Numerous efforts have been made to bring evidence to nurses in practice settings and support nurses to actually use the information they are gathering when making clinical decisions. The use of best practice guidelines/pathways, electronic order sets, smartphone apps (e.g., drug manuals, calculators), point-of-care documentation tools (e.g., barcode readers), plus access to Internet resources can facilitate and support evidence-informed practice. Nurses need to be held to account for taking appropriate clinical action based upon data gathered through the processes of care. Documentation standards should encompass the use of standardized nursing data and evidence-based tools to guide assessment, interventions, clinical decision-making, and outcomes evaluation. Healthcare delivery organizations need to consistently enable and support evidenceinformed practice and administration within and across the healthcare system. Moreover, with the adoption of standardized data and documentation methods, large volumes of comparable clinical data will become available for analysis and study, thereby facilitating the generation of new knowledge and evidence. Indeed, the future advancement of nursing practice will be underpinned by the emerging field of data science.


As digital health technologies have permeated all aspects of healthcare over the course of the past several decades, they are now considered to be essential tools for contemporary healthcare and evidence-informed nursing practice. The implementation and adoption of technologies have progressed and matured; hence, attention is shifting from the tactical implementation of digital systems to the strategic use of patient and healthcare data that are captured and stored as a product of system use. Data sources have also proliferated, including EHRs, patient monitoring devices, smart technologies and mobile health applications, social media, diagnostic testing, and clinical assessments—all of which cumulatively generate enormous amounts of data about patients and the healthcare system. This vast, untapped accumulation of information offers unparalleled opportunities to understand more about disease prevention and management, intervention (e.g., symptom management) evaluation, and health system use. However, it demands that we approach this opportunity with new perspectives, new methods and tools, and new ways of conceptualizing health information management.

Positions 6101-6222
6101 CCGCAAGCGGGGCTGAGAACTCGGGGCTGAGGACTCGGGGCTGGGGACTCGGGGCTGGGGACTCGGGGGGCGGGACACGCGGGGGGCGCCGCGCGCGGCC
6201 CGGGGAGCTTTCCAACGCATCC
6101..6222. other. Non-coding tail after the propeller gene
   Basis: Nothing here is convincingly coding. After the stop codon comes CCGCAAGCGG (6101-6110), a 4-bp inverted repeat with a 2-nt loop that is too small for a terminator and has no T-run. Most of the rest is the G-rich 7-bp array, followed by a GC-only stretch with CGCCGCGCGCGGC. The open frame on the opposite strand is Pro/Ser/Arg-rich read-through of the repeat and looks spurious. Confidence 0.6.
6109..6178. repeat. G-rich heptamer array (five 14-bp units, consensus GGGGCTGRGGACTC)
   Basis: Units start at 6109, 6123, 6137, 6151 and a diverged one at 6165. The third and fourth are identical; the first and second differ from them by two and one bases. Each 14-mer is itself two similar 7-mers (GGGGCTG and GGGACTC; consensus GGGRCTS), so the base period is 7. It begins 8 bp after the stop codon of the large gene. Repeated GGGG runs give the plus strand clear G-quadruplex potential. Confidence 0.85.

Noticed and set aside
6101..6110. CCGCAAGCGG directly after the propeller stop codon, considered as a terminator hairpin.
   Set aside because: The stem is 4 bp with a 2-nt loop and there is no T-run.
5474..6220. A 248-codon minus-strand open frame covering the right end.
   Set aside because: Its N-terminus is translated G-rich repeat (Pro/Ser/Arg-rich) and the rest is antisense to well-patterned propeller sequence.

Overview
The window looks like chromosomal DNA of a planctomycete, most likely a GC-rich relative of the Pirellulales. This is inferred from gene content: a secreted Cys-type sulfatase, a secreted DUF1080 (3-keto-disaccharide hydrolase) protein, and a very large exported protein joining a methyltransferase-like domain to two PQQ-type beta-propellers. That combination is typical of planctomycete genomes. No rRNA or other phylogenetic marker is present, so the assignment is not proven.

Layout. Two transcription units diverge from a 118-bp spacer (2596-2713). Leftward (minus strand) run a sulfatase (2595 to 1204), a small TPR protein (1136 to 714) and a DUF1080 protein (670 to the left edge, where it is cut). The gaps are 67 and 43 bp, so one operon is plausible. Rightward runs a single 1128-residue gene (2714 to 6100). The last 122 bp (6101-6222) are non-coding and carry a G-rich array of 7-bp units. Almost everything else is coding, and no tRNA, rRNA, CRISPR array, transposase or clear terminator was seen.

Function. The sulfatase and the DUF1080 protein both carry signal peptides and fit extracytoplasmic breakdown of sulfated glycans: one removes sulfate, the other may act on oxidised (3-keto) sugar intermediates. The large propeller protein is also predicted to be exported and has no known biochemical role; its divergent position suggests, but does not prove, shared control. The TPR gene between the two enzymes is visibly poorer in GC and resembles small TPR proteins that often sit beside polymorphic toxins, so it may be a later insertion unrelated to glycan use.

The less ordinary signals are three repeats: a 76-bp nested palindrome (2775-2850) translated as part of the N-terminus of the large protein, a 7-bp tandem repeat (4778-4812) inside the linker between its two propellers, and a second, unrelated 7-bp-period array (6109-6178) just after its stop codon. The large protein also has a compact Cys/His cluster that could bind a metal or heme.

As early as 2001, the challenges of data management arising from the dramatic shifts in e-commerce and social drivers to greater digitization were identified as volume, velocity, and variety (Laney, 2001). Although the term “big data” didn’t emerge until later, the “3Vs” were adopted and embedded in the definition of big data (Gu, Li, Li, & Liang, 2017). Big data is generally accepted as a term used to describe massive data sets that exceed the capability of traditional database management approaches and methodologies to derive meaning from analysis (Brennan & Bakken, 2015; Gu et al., 2017). Although debate persists about the exact definition of “big data,” two additional distinct characteristics were introduced, ultimately contributing the additional characteristics veracity and value (Westra et al., 2017). There is broad acceptance of the 5 Vs of big data and current definitions of big data routinely cite the 5 Vs (Westra et al., 2017).

Volume refers to the sheer scale of data generated by a variety of sources—and many consider this to be the key hallmark of big data (Gu et al., 2017; Westra et al., 2017). Industry research into data proliferation was consolidated by IBM, who projected that 40 zetabytes (ZB) of data will be generated by 2020, reflecting a 300-fold increase over 2005 data volume (IBM, n.d.). Further, IBM reported that 2.5 quintillion bytes (QB) are created on a daily basis. Recently, researchers projected that healthcare data will grow faster than other sectors, at a compound annual rate of 36% through to 2025 (Kent, 2018). Velocity reflects the unparalleled speed of proliferation (Westra et al., 2017). IBM projected that 18.9 billion network connections would exist by 2016 and reported that the New York Stock Exchange captures 1 terabyte (TB) in data during daily data sources (Westra et al., 2017). IBM projected that by 2014, 420 million smart devices would be worn for health monitoring, and digital consultant David Sayce reported that by November 2018, approximately 6000 tweets per second were being sent, totalling 500 million tweets per day and 200 billion per year (Sayce, 2019). Veracity of the data reflects the degree of uncertainty of data elements and whether the data is fit for secondary analysis (Topaz & Pruinelli, 2017; Westra et al., 2017). IBM reported that poor data quality costs the United States in excess of 3 trillion dollars annually, while 30% of managers lack trust in the data used to make decisions and close to 30% survey participants are unable to confirm how much of their data is inaccurate (IBM, n.d.). Value reflects the perceived contribution the data are able to provide to support the organizational mission and objectives.